10 steps to preparing for a 10,000-kilometer cycle ride
Last summer I cycled 6,000 kilometers across the United States. It was an epic, life-shifting experience. After cycling coast-to-coast in 50 days I didn’t want to stop. By the time I reached the Atlantic Ocean I had an irrepressible yearning to continue pedaling around the world, one continent at a time.
Fast-forward to April 2011. I departed my employer of 17 years, a major Hollywood studio, for an extended sabbatical to cycle across Europe the long and mountainous way.
I will set off from Lisbon on June 5 and plan to reach Istanbul by the end of October. This ride will be solo and self-contained on behalf of Yaowawit, the Thai children’s charity.
What makes my story interesting, I believe, is I am a typical Hong Kong professional trying to juggle career, family and personal passions.
Here are my 10 steps to preparing for 10,000km of cycling ecstasy (or agony, depending upon your perspective):
1. Pedal with a purpose
TransEuropa 2011 is my chance to make a difference to the lives of some deserving children. I hope to raise at least US$35,000 for Yaowawit, the non-profit Thai boarding school established after the destructive 2004 tsunami.
Yaowawit believes education holds the key to breaking the poverty cycle and provides food, shelter, nurturing, and a quality education to 120 extremely disadvantaged Thai children, aged between three and 18 years. This bigger purpose gives meaning and motivation to my little bike ride.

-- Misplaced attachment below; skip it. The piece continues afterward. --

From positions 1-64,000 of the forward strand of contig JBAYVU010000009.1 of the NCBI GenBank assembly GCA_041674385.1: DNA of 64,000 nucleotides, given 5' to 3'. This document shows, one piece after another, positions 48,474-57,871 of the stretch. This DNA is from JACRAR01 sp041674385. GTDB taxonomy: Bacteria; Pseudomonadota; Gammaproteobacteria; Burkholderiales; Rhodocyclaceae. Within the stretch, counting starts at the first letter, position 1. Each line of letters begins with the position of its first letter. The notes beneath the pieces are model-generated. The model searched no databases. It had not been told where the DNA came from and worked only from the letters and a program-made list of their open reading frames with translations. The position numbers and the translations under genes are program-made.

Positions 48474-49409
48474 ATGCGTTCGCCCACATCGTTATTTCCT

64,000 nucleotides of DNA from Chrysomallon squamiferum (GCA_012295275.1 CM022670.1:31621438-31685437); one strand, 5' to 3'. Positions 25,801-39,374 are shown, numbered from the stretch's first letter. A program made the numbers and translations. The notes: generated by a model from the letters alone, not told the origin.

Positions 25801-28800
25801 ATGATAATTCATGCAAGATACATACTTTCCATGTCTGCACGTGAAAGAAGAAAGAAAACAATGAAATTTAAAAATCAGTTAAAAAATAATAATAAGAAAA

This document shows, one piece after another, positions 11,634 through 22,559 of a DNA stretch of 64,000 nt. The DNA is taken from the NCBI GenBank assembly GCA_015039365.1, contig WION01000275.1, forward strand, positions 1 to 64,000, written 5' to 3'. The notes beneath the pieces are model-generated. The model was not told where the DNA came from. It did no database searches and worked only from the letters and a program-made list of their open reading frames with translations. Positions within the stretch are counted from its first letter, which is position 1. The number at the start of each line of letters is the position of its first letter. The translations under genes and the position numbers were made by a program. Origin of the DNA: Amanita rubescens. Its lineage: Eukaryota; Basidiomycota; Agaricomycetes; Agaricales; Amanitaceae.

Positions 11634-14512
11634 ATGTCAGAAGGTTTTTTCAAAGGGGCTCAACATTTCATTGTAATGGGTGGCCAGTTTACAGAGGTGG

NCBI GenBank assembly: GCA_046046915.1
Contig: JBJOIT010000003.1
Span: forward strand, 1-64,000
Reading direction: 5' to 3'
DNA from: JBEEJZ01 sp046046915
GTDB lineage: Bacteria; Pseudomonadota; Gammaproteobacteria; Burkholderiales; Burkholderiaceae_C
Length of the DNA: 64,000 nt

Variety Hong Kong is the donations platform for Yaowawit, the Thai children’s charity -- 100 percent of contributions go to charity. http://www.varietyhk.org
2. Share the dream
Bike touring and blogging go together, and so I launched a new website [http://transeuropa2011.wordpress.com]. In the coming weeks several speaking engagements to civic and educational groups on “Chasing Dreams” also help me share my aspirations for TransEuropa 2011.
I also addressed a UN environmental conference about climate adaptation. Bicycling and the environment also go together, and I will champion a “Go Green” message throughout my ride. I remain convinced that action on climate change has to happen at the individual level, because it isn’t happening at the institutional level.
3. Take Bubba Too for a spin
I need an expedition-quality bike that can go the distance on good roads and bad, and carry my considerable load. So I ordered the appropriately named Long Haul Trucker from the United States.
The bike has arrived in Hong Kong and I took this solid and strong workhorse, which I christened Bubba Too, for a get-to-know-you spin. Riding Bubba Too with its fat tires and steel frame is a completely different experience than riding Bubba, my fast and slim carbon-fiber bike.
4. Map the way
There are a million possible ways to get to Istanbul from Lisbon. I just need one. In early April I bought a large road map of Europe, outlining a theoretical route after networking with other European cyclists.